To examine the basis for the migratory defects observed with S100A4−/− macrophages, we used kymograph analysis to examine protrusion dynamics in cells responding to CSF-1 from a micropipette (Figure 4A). S100A4−/− BMMs extended protrusions with the same velocities as wild-type cells (Figure 4B); however, the protrusions of S100A4−/− macrophages were 2.4-fold less persistent and 2.5-fold smaller than those of wild-type macrophages (Figure 4, C and D). In addition, S100A4−/− cells had more frequent protrusions (1.6-fold) than wild-type BMMs (Figure 4E).
Given that in vitro and in vivo studies demonstrate a role for S100A4 in regulating myosin-IIA assembly (Ford et al., 1997 ; Li et al., 2003 ; Li and Bresnick, 2006 ), we examined the kinetics of myosin-IIA assembly in CSF-1–stimulated wild-type and S100A4−/− BMMs. In wild-type cells, we observed four peaks of Triton-insoluble (e.g., assembled) myosin-IIA at 0.5, 2, 6, and 10 min after CSF-1 stimulation (Figure 5A). Coincident with the peaks of myosin-IIA assembly, we also detected cross-linked β-actin in wild-type cells (Figure 5, B and C). In S100A4−/− BMMs, the first peak of myosin-IIA assembly occurred at 0.5 min; however, the second peak was shifted to a slightly earlier time (1.5 min). The third and fourth peaks merged into a single broad peak that began 3–4 min after CSF-1 stimulation and remained high until 20 min. At these later times, there was a 1.5- to 1.8-fold increase in the relative amount of myosin-IIA in Triton cytoskeletons compared with wild-type BMMs (Figure 5, A and E). A similar increase in cytoskeletal actin was observed in S100A4−/− BMMs, which paralleled the change in myosin-IIA assembly (Figure 5B). Reexpression of human S100A4 in S100A4−/− BMMs reduced the amount of cytoskeletal myosin-IIA by 37 ± 8.5% (mean ± SD from two independent experiments; Figure 5F), which is comparable with wild-type levels. We also examined the phosphorylation status of total RLC in CSF-1–stimulated cells. In contrast to the alterations observed in myosin-IIA filament assembly for S100A4-null cells, the kinetics of RLC monophosphorylation (data not shown) and diphosphorylation (Figure 5D) were the same for wild-type and S100A4−/− cells.
To modulate actomyosin overassembly, we treated S100A4−/− BMMs with low concentrations of the myosin-II ATPase inhibitor blebbistatin. Blebbistatin preferentially binds to myosin-ADP·Pi, thus stabilizing myosin-II in a weak actin binding state (Kovacs et al., 2004 ; Limouze et al., 2004 ), resulting in an overall decrease in actomyosin. Treatment of CSF-1–stimulated S100A4−/− macrophages with 5 μM blebbistatin decreased assembled actin and myosin-IIA (Figure 6A), consistent with a reduction in myosin-IIA actin cross-linking activity. Next, we used the micropipette chemotaxis assay to examine protrusion dynamics in blebbistatin-treated S100A4−/− BMMs. Low blebbistatin concentrations did not affect protrusion persistence in wild-type cells but did restore protrusion persistence in S100A4−/− cells (Figure 6B). However, other protrusion parameters such as distance, velocity, and frequency were not affected by treatment with blebbistatin under our experimental conditions (data not shown). Time-lapse microscopy of blebbistatin-treated S100A4−/− BMMs showed that even though tail retraction is somewhat impaired, the cells polarize and exhibit more linear movement toward the source of CSF-1 (Supplemental Video 2).
Based on our observations that S100A4−/− BMMs rapidly extend small, short-lived protrusions, we considered that loss of S100A4 may also affect focal adhesions through these myosin-II–associated perturbations. First, we examined the activation of Pyk2, a nonreceptor protein tyrosine kinase closely related to FAK that is expressed in macrophages (Okigaki et al., 2003 ). In wild-type BMMs, phosphorylation on Y402 remained relatively unchanged after CSF-1 stimulation. This contrasted with S100A4−/− BMMs, which exhibited a 1.4-fold increase in the relative amount of pY402 Pyk2 by 4 min after CSF-1 stimulation (Figures 7A). However, basal Pyk2 phosphorylation was higher in wild-type than in S100A4−/− BMMs (compare 0 min in Figure 7A).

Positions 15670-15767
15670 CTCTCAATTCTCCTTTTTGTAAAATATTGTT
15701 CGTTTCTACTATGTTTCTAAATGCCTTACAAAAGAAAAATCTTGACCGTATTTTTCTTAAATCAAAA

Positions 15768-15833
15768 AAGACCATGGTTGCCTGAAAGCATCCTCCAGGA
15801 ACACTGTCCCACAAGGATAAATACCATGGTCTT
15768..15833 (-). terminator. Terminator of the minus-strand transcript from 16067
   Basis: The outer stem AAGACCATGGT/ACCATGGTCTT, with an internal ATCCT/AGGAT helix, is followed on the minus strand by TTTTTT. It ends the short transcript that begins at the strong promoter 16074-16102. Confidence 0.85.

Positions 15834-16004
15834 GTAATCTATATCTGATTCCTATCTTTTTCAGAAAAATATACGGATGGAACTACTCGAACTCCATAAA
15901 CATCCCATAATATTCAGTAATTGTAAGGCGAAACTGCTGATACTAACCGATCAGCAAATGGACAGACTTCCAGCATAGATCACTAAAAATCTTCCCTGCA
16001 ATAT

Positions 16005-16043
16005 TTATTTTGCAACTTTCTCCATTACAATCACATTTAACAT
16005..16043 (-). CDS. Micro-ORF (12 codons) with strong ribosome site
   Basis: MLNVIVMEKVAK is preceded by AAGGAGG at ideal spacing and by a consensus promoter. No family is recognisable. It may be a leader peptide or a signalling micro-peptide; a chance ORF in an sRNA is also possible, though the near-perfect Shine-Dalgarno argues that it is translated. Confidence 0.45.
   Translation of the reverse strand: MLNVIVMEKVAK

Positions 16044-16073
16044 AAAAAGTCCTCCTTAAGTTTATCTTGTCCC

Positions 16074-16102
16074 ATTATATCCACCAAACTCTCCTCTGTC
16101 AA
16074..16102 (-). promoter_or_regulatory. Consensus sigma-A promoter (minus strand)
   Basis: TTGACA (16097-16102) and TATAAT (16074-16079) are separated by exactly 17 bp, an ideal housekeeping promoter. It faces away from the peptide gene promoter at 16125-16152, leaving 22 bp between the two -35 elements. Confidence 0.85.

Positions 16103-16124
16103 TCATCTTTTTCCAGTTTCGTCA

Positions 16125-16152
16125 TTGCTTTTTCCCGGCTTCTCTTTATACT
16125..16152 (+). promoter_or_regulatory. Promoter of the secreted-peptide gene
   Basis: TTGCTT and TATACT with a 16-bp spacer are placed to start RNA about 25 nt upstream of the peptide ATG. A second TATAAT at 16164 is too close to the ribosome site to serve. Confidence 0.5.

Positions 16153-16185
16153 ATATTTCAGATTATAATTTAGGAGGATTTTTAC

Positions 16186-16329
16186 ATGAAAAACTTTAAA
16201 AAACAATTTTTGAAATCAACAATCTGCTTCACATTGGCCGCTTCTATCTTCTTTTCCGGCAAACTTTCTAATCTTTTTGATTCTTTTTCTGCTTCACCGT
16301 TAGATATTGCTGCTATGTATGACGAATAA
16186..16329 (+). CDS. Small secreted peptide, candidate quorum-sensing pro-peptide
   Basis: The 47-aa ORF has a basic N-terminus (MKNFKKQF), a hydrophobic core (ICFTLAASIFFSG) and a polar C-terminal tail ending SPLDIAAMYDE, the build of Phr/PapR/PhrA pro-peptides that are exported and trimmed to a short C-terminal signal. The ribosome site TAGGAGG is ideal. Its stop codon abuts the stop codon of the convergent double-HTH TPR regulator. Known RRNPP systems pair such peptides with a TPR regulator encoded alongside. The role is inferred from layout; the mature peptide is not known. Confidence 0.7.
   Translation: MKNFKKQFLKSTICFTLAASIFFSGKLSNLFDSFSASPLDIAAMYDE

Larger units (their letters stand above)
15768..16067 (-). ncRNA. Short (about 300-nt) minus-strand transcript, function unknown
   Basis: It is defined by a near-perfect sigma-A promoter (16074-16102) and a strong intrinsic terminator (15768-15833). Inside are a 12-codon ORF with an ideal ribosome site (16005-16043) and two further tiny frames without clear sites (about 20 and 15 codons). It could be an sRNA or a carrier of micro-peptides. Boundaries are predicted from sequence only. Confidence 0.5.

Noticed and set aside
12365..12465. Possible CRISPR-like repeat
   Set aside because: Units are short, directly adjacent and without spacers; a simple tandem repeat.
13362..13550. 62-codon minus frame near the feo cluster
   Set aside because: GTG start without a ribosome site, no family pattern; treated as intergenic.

In macrophages, Pyk2 phosphorylates paxillin (Gismondi et al., 1997 ; Hiregowdara et al., 1997 ). Because phosphorylation on paxillin Y118 is associated with adhesion assembly (Zaidel-Bar et al., 2007 ), we used this as a marker for the formation of focal complexes. Similar to Pyk2, we observed alterations in total paxillin phosphorylation levels in S100A4-deficient cells. Phosphorylation on paxillin Y118 increased 1.5-fold by 8 min after CSF-1 stimulation in wild-type macrophages. In S100A4−/− BMMs, paxillin Y118 phosphorylation increased rapidly after CSF-1 stimulation, with maximal changes of 2.4-fold detected by 8 min (Figure 7B). Because CSF-1 induced robust phosphorylation of paxillin on Y118 in both wild-type and S100A4−/− BMMs, we examined the redistribution of pY118 paxillin to Triton-insoluble cytoskeletons after CSF-1 addition. In wild-type macrophages, CSF-1 promoted the rapid redistribution of pY118 paxillin, with a 1.9-fold increase in phosphorylated paxillin associated with the cytoskeletal fraction by 4 min after stimulation followed by a gradual decline in pY118 paxillin associated with the cytoskeleton (Figure 7C). Although S100A4−/− BMMs displayed an overall increase in total pY118 paxillin, the amount of phospho-paxillin associated with Triton cytoskeletons was reduced significantly compared with wild-type cells. There was a slight increase in pY118 paxillin at 1.5 min after stimulation followed by a decrease in cytoskeleton-associated pY118 paxillin (Figure 7C); however, in unstimulated cells more pY118 paxillin was associated with the cytoskeleton in S100A4−/− than wild-type BMMs. Immunofluorescence studies demonstrated that for cells globally stimulated with CSF-1, pY118 paxillin uniformly distributed along the cell periphery in both wild-type and S100A4−/− cells, with fewer focal complexes detected in S100A4−/− BMMs (Figure 7D, a and b), which is consistent with biochemical assays. In wild-type cells that were stimulated with CSF-1 from a micropipette, pY118 paxillin was enriched in protrusions that face the source of chemoattractant by 13%, whereas in S100A4−/− BMMs phosphorylated paxillin localized principally along the cell perimeter (Figure 7D, c and d; and E). Consistent with these alterations in signaling to the adhesion apparatus, S100A4−/− BMMs exhibited a 10–20% reduction at early times of cell attachment compared with wild-type cells (Supplemental Figure S5). By 15 min, no differences in attachment could be detected between wild-type and S100A4-null cells.